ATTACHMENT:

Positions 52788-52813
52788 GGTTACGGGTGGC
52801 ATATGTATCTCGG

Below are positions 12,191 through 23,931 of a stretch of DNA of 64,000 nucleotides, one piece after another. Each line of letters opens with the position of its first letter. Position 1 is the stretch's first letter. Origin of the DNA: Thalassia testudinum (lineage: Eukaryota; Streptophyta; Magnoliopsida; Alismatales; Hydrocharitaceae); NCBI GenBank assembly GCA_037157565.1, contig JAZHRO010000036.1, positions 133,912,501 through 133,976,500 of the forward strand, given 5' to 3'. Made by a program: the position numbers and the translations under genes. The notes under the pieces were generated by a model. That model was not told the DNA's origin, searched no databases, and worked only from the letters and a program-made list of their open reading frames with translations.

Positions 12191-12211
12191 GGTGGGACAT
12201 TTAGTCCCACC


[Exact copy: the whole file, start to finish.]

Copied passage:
Positions 52788-52813
52788 GGTTACGGGTGGC
52801 ATATGTATCTCGG

Below are positions 12,191 through 23,931 of a stretch of DNA of 64,000 nucleotides, one piece after another. Each line of letters opens with the position of its first letter. Position 1 is the stretch's first letter. Origin of the DNA: Thalassia testudinum (lineage: Eukaryota; Streptophyta; Magnoliopsida; Alismatales; Hydrocharitaceae); NCBI GenBank assembly GCA_037157565.1, contig JAZHRO010000036.1, positions 133,912,501 through 133,976,500 of the forward strand, given 5' to 3'. Made by a program: the position numbers and the translations under genes. The notes under the pieces were generated by a model. That model was not told the DNA's origin, searched no databases, and worked only from the letters and a program-made list of their open reading frames with translations.

Positions 12191-12211
12191 GGTGGGACAT
12201 TTAGTCCCACC